Are we growing up according to plot? Is our coming-of-age prescribed in the coming-of-age novels that we read? This course explores the role of the bildungsroman, or coming-of-age novel, in shaping who we think we should be, who we are, and who we are becoming as human rights subjects.
Units: 6.
Prerequisite: Junior standing or consent of instructor

ENG 518: Narratives of Inequality

Is globalization really shrinking the global divide between rich and poor, or is this mere fiction? To explore this question, we will examine contemporary novels and films that showcase individuals in India and China as they grapple with issues such as economic migration, class struggle, and terrorism.
Units: 6.
Also listed as Ethnic Studies 518
Prerequisite: ENG 280, junior standing, or consent of instructor

ENG 521: Narratives of International News

A study of the literature that re-presents world events in different ways from the mainstream news media. Texts include novels, memoirs, graphic novels, or documentary dramas.
Units: 6.
Also listed as Ethnic Studies 521
Prerequisite: ENG 280, junior standing, or consent of instructor

ENG 522: Literature and the Environment

An interdisciplinary investigation of the ways that literature shapes environmental values and practices as well as responds to environmental concerns. We will study novels, films, and essays on topics such as organic food and farming, air and water pollution, and environmental justice movements.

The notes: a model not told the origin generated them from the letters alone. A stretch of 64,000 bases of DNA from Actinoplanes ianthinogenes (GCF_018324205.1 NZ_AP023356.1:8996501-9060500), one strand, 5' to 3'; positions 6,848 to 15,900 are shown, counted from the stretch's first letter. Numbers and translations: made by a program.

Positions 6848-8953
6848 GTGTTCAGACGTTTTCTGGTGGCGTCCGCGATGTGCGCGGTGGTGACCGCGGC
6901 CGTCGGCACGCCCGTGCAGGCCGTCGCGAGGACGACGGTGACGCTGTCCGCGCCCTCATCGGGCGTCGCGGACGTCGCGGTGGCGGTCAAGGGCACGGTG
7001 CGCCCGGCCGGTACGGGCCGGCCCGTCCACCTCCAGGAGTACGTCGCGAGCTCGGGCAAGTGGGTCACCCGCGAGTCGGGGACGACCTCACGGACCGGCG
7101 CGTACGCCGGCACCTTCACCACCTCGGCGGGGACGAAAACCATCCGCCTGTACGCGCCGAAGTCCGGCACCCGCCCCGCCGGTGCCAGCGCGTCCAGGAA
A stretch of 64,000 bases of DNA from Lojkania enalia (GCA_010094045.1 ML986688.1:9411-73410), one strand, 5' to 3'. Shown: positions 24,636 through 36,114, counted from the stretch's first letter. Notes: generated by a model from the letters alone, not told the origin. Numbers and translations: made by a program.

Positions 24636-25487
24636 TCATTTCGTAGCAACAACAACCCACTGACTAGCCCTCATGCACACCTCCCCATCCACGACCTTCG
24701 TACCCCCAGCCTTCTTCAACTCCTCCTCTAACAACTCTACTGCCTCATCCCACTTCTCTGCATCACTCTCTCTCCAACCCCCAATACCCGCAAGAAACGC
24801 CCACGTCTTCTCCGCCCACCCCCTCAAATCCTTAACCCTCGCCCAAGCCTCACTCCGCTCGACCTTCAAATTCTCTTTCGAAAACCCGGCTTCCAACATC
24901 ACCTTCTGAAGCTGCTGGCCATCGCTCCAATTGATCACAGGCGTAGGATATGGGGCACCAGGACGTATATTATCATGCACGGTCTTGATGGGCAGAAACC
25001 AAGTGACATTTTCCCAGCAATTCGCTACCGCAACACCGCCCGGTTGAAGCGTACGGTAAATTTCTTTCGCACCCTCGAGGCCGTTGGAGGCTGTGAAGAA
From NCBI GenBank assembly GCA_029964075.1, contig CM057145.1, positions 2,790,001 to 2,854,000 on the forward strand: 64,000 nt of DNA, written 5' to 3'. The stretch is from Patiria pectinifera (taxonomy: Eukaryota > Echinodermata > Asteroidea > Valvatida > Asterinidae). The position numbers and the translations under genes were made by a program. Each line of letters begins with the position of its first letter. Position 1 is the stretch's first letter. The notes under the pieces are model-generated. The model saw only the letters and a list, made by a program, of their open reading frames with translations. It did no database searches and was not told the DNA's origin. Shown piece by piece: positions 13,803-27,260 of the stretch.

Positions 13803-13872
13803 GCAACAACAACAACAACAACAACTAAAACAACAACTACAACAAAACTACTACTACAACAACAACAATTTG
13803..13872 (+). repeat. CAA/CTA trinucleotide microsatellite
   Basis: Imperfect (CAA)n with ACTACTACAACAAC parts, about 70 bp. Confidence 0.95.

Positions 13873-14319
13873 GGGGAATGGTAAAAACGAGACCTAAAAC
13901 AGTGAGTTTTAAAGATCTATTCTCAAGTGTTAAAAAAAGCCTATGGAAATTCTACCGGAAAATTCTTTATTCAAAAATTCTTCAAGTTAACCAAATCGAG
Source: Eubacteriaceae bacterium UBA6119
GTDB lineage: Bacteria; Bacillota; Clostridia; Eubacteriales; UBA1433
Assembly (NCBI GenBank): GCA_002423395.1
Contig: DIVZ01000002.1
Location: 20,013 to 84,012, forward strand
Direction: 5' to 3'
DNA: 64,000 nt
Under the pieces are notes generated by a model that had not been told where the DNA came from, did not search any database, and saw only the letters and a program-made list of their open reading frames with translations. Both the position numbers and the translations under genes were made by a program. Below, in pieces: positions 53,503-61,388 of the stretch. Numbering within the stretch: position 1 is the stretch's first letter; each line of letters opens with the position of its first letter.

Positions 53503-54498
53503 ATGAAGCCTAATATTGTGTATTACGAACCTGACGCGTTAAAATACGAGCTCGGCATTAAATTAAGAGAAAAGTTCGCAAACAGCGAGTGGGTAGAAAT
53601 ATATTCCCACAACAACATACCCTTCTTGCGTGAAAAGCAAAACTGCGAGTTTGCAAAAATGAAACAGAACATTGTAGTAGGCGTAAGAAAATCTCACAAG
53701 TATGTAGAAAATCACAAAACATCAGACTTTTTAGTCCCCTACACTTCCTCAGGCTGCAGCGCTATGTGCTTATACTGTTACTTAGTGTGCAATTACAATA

Units: 6.
Also listed as Environmental Studies 522
Prerequisite: Junior standing

ENG 525: Contemporary Critical Theory

A survey of important movements. Among the readings are selections by Derrida, Foucault, and Bakhtin as well as selections from more recent figures, such as Judith Butler, Eve Sedgwick, Henry Louis Gates Jr., Cornel West, and bell hooks.
Units: 6.
Prerequisite: Junior standing or consent of instructor

ENG 527: History of the Book

To provide an introduction to the interdisciplinary field of Book History, which should help students think more critically about the impact of material culture on intellectual activity. The course will be taught as a speaking intensive seminar, which means that students will frequently be responsible for presenting reading material and leading discussion in the first half of class.
Units: 6.
Also listed as History 385
Prerequisite: Junior standing or consent of the instructor.

ENG 550: Advanced Creative Writing: Nonfiction

A writing workshop for students with previous creative writing experience.
Units: 6.
Prerequisite: ENG 350 or ENG 360

ENG 560: Advanced Creative Writing: Fiction

A workshop for students with previous fiction writing experience.
Units: 6.
Prerequisite: ENG 360 or consent of instructor

ENG 562: Advanced Creative Writing: Novel Writing

Course for students composing creative, book-length works of prose.
Units: 6.
Prerequisite: ENG 350 or ENG 360, and ENG 550 or ENG 560

ENG 565: Advanced Creative Writing: Poetry

A workshop for students with previous poetry writing experience.
Units: 6.
Prerequisite: ENG 370 or consent of instructor

ENG 568: Poetry as Practice

This workshop-based course is for advanced poetry students who would like to delve more deeply into the craft of poetry. The course will include intensive readings in contempoary poetry and poetics, frequent poetry workshops, and a practical introduction to the world of publishing. Sudents will produce a substantial poetry portfolio and will write several short papers and craft professional documents related to poetry publication. Recommended for students interested in applying to graduate programs in poetry.